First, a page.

Agness’s Story

“I facilitate football drills lessons in community football teams to share sexual health information with young people.”

Agness Malunga, 22, is a football player who plays for a youth football team in Katuba, a rural community in Mkushi District, Central Province, Zambia.

Growing up, Agness always played football – a male-dominated game in her village. Often, she got discouraged from playing as she was expected to be at home helping out with house chores. 

Agness poses for the camera with a soccer ball on her right hand and two packets on condom on the other.
Agness, a young female footballer poses with a condom and soccer ball after a football match in Katuba, Mkushi District, Zambia. 

“My interest in football started when I was in primary school, in fifth grade. During lunch breaks, I used to play football on the soccer field. It was very entertaining and I felt happy each time I played.’’ 

Now at the age of 22 and a single parent, Agness is using football to train other young people and share sexual health information on contraception, Sexually transmitted infections (STIs) including HIV testing.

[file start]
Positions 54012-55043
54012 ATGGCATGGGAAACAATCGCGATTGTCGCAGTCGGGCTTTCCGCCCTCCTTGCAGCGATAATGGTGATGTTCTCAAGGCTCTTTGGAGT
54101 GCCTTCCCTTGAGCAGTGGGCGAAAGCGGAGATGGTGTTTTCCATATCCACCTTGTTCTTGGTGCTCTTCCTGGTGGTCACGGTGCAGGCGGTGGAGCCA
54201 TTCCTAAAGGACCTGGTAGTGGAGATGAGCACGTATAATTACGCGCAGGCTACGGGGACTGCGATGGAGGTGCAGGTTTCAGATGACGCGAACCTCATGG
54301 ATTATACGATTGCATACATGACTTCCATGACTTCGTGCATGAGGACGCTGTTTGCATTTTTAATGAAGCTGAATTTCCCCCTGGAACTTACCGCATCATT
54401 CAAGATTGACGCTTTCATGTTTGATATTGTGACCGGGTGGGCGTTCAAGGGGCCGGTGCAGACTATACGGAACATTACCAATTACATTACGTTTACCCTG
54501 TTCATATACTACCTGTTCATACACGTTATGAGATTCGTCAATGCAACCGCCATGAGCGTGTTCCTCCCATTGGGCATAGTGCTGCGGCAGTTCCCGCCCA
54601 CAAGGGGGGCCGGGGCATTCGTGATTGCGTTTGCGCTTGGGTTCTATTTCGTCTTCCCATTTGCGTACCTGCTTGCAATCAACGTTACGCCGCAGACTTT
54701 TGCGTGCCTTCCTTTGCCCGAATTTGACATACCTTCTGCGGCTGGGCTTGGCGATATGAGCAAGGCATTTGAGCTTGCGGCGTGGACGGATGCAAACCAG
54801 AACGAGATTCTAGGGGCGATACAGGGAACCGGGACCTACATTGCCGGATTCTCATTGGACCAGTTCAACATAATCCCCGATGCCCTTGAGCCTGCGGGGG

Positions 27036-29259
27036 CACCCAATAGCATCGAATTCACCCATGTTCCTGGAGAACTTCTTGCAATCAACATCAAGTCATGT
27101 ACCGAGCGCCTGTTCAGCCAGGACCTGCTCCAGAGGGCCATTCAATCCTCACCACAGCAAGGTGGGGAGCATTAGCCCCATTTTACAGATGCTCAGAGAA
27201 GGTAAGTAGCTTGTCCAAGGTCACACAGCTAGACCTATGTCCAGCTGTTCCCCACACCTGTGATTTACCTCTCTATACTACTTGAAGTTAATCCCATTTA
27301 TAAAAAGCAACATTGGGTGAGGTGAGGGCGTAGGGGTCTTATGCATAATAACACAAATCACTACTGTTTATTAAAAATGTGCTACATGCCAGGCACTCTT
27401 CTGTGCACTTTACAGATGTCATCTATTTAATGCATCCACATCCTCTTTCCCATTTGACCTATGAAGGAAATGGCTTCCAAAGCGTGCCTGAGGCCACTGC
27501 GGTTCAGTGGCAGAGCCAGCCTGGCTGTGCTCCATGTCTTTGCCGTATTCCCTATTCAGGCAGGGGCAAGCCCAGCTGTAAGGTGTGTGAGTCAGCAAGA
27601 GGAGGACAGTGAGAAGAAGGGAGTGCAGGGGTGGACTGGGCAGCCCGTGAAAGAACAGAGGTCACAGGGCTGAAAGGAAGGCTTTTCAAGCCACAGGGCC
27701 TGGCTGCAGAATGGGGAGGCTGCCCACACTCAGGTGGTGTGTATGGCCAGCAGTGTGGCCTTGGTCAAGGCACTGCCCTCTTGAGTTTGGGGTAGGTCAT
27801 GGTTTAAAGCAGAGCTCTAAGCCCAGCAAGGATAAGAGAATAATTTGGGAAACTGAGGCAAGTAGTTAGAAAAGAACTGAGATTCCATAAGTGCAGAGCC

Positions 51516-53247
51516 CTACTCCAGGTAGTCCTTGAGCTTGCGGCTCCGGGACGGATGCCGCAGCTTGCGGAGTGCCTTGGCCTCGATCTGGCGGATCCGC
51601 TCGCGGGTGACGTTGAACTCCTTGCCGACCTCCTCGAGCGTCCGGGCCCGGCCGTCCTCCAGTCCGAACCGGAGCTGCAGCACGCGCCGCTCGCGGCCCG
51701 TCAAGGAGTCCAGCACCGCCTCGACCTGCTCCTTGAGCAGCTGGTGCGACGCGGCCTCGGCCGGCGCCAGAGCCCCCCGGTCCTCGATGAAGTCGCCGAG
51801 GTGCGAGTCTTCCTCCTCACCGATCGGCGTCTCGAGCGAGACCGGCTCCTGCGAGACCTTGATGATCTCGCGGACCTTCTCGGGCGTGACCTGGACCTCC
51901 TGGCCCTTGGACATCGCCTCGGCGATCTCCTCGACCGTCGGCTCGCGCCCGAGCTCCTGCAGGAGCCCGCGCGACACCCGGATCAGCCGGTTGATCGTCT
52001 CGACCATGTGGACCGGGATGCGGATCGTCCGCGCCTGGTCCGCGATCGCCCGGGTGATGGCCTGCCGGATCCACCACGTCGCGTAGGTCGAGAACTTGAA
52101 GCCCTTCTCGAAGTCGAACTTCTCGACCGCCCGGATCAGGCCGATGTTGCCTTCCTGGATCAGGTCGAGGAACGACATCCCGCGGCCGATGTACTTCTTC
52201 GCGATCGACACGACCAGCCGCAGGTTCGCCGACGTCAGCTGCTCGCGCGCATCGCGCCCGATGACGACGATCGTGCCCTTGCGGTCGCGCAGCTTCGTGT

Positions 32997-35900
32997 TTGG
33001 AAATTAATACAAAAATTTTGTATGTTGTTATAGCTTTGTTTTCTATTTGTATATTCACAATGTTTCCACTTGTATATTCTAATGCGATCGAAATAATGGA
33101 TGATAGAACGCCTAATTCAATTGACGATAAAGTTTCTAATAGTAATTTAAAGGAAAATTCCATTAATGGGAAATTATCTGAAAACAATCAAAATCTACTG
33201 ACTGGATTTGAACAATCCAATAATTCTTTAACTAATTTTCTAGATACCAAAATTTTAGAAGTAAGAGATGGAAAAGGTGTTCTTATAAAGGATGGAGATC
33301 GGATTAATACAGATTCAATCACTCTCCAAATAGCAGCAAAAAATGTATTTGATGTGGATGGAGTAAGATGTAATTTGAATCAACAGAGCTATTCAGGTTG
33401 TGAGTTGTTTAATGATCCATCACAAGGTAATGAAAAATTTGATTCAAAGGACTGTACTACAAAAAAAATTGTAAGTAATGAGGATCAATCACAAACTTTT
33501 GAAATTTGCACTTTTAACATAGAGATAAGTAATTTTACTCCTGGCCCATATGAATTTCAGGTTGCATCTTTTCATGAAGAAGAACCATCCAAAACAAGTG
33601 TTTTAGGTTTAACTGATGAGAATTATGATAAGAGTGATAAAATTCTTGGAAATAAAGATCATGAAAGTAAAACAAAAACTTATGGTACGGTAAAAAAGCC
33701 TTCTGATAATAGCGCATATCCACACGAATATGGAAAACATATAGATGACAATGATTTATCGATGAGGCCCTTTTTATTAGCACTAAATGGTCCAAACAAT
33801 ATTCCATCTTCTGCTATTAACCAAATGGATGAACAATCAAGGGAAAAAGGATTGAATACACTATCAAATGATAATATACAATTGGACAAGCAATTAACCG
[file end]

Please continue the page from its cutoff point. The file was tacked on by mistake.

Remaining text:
In Agness’s community, teenage pregnancy and early marriage are problems facing many girls. The vast majority of girls are enrolled in primary school. Once they reach secondary school, many are forced to drop out and are married off to support their families financially.

“There are few options for young people to lead fulfilling lives here. Due to this, many young people are forced to partake in illegal behaviours like drug use and unprotected sex.”

In 2021, right after entering the 10th grade, the third year of secondary school, Agness became pregnant. On discovering Agness’s pregancny, her mother had little choice but to push her to quit school and get married. Agness’ mother, a small-scale farmer, would then receive five cows as a gift in exchange. 

In Zambia, young girls that fall pregnant face stigma which forces them to drop out of school. Eventually, they are married off in exchange for cattle, a practice most prevalent in very poor families. 

All my dreams were shattered. The thought of getting married at an early age left me broken.


Many girls in her community tell a similar story: living in vulnerable households, becoming pregnant, which ends their regular schooling immediately. Very few girls return to school after giving birth in rural Zambia as getting pregnant means a start to marriage for many.

A soccer ball in the centre of a football field before the kick off of a football match

This changed when football drills were introduced in Agness’s neighbourhood by Restless Development and Tackle Africa. Girls like Agness, who had dropped out of school after becoming pregnant, were enlisted to play football and were given training on how to use football drills to improve sexual health education.

“The impact on young people has been great. They are able to access contraception such as condoms while playing football.’’ 

Agness and three of her teammates stand and pose for the camera.